2 Phylogeny Historical relationship between organisms or lineages Ancestry shown by phylogenetic treePhylogenetic Systematics- shows relationships from past to presentShows evolutionary relationshipsFigure 2.1
4 Cladistics Method for studying phylogeny Shows ancestry of derived featuresFigure 2.3Advanced structures are derived, synapomorphicPrimitive structures are not derived, ancestral, symplesiomorphic
5 Convergence- organism response to similar environment Similar structures yet distantly related organismsEx: limbs of fishes and marine mammalsParallelism- structure similarities in closely related organismsSimilar morphology due to parallel evolutionEx: Dog and gray wolf skullFigure 2.4
6 PaedomorphosisFigure (Left) larval state salamander with external, feathery gills; (Center) adult salamander that lost gills; (Right) adult axolotl salamander retains juvenile external gills.Paedomorphosis- Ontogenetic changes where larval features of ancestor becomes morphological features of descendantJuvenile character stage of ancestor is retained
7 Paedomorphosis (cont.) Figure 2.6: Natural selection pressures on the wolf may have lead to the formation of a new species, the domestic dog. The prehistoric adult dog skull (center) can be compared to the adult wolf skull (left) and particularly the juvenile wolf skull (right).
8 Paedomorphosis (cont.) Neoteny- delayed rate of somatic developmentProgenesis- precocious sexual maturation in morphological juvenileBehavioral Paedomorphology- juvenile behavioral stage retainedEx: wolf pup and domestic dogHeterochrony- change in rates of character development during phylogeny
9 Generalized- structure with broad function Ex: human handSpecialized- structure with restricted functionEx: single digit handModification- change from previous state, may be preadaptivePreadaptation- current trait that will be useful in futureEx: binocular vision and thumb
10 Higher vs. Lower Vertebrates Amniotes- higher vertebrates with amniotic sacEx: reptiles, birds, mammalsAnamniotes- lower vertebrates without amniotic sacEx: fish, amphibiansAmnion- membrane sac that surrounds embryoCleidoic egg- amniotic egg with shell
11 Serial homology- serial repetition of body parts in single organism Ex: SomitesFigure 2.7: Somite formation in 4 week old embryo.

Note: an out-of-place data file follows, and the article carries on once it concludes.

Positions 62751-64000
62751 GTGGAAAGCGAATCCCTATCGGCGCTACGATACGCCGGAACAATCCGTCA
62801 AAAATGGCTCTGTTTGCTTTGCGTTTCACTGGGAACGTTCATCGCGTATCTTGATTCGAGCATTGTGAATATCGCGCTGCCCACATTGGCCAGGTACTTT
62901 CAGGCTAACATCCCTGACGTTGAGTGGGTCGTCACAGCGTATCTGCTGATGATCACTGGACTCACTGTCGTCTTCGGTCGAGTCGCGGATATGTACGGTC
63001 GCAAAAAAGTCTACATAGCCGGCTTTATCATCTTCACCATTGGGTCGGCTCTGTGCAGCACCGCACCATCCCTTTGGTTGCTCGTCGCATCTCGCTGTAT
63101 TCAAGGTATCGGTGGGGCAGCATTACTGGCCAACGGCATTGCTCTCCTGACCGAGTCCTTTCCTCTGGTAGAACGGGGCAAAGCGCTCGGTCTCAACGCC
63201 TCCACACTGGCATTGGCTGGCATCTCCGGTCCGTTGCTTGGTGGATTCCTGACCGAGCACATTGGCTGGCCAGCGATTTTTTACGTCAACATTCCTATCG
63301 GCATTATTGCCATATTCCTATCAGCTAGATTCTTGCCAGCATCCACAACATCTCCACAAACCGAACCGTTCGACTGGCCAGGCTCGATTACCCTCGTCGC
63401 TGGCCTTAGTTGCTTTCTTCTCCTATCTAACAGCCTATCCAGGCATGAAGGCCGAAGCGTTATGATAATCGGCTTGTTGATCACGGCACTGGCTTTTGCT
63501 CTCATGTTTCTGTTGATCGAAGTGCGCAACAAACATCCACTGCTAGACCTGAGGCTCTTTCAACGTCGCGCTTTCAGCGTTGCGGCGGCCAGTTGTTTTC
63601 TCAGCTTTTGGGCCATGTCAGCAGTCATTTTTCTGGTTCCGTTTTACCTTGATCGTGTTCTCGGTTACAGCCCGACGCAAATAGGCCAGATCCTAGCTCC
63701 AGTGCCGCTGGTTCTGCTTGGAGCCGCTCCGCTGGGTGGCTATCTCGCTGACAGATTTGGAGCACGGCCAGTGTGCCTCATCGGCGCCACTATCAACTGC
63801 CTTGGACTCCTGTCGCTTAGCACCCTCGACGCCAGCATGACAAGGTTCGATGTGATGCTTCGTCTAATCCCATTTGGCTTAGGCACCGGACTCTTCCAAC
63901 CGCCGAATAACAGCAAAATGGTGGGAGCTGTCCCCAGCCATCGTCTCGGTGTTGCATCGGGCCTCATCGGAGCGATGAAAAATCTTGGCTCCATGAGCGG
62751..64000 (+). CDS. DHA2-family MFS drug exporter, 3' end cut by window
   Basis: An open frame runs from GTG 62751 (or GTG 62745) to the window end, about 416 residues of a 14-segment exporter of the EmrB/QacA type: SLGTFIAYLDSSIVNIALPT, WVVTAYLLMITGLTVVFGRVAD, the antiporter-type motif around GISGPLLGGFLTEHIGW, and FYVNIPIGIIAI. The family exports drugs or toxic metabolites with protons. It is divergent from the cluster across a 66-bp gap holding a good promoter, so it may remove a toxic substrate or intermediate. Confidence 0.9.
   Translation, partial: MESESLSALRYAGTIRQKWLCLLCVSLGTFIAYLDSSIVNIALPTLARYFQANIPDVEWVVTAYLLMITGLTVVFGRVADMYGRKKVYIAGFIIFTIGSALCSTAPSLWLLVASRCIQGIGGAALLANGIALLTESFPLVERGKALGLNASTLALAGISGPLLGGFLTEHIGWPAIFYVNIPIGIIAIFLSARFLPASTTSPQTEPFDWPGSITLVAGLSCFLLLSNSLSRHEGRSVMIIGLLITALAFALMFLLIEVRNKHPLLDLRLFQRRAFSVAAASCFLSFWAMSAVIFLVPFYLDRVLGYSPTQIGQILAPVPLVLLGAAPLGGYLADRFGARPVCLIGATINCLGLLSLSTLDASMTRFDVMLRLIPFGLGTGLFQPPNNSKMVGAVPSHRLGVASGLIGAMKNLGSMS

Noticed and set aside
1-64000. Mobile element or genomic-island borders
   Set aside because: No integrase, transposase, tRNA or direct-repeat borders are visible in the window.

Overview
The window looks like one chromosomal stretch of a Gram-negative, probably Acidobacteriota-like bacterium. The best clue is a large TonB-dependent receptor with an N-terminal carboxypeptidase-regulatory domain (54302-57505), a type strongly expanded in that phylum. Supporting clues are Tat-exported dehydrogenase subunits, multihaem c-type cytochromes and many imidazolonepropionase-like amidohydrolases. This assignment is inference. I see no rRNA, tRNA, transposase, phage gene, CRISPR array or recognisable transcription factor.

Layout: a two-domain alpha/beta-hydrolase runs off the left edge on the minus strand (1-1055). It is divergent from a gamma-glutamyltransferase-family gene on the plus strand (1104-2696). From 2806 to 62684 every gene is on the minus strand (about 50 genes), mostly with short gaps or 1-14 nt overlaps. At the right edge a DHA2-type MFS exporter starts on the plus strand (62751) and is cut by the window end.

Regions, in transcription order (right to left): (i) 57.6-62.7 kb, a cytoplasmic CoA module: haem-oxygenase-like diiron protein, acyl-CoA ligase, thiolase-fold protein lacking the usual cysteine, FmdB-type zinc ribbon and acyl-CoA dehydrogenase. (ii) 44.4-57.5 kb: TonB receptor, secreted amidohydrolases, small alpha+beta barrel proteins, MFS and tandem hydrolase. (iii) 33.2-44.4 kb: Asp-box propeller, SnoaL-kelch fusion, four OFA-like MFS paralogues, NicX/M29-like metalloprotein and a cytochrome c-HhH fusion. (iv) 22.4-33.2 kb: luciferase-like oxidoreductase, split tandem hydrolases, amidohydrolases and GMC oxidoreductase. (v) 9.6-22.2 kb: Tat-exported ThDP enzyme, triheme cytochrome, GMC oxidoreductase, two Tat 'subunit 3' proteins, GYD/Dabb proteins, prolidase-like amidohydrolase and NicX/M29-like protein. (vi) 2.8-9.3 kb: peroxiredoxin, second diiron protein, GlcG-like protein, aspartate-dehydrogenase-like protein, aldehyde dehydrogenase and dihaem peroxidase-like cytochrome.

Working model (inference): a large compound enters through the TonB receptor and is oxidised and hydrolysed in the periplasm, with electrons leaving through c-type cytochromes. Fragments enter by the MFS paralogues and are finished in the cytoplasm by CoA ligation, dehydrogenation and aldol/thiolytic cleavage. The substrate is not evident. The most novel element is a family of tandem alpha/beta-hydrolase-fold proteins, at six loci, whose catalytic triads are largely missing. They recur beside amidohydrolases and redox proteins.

12 VestigialVestigial- phylogenetic remnant that was better developed in ancestor.(e.g., human appendix, fruit fly wings,python leg spurs)Figure 2.8: Ball python spurs.
13 RudimentaryPhylogenetic sense- structure is fully exploited by a descendantEx: rudimentary lagena in fish (sac of semicircular canals) develops into organ of Corti in mammalsOntogenetic sense- structure is underdeveloped or not fully developed from embryo to adultEx: Muellerian tract in females develops into reproductive tract; yet in males, duct is rudimentaryEx: Woffian duct in males develops into sperm duct; yet in females, duct is rudimentary
14 Adaptive Radiation- diversification of species into different lines through adaptation to new ecological nichesFigure 2.9: Branching evolution; increased diversity.
15 Sea Squirt Free Swimming Larva Figure 2.10: Larval form of sea squirt.Figure 2.11: Lamprey larval structures.Larval stage of sea squirt resembles vertebrate tadpoleDeveloped notochord and dorsal nerve cordRudimentary brain and sense organs
16 Sea Squirt Sessile Adult Figure 2.12: Adult sea squirt.Figure 2.13: Adult sea squirt structures (see book figure 3.4).Once larva attaches, notochord and nervous system disappearResembles invertebrate
17 Literature CitedFigure 2.1-Figure 2.2-Figure 2.3- Kardong, K. Vertebrates: Comparative Anatomy, Function, Evolution. McGraw Hill, 2002.Figure 2.4-Figure 2.5-Figure 2.6- Morey, Darcy F. The Early Evolution of the Domestic Dog. American Scientist, Vol. 82, No. 4, p342.Figure 2.7-Figure 2.8-Figure 2.9-FigureFigureFigureFigure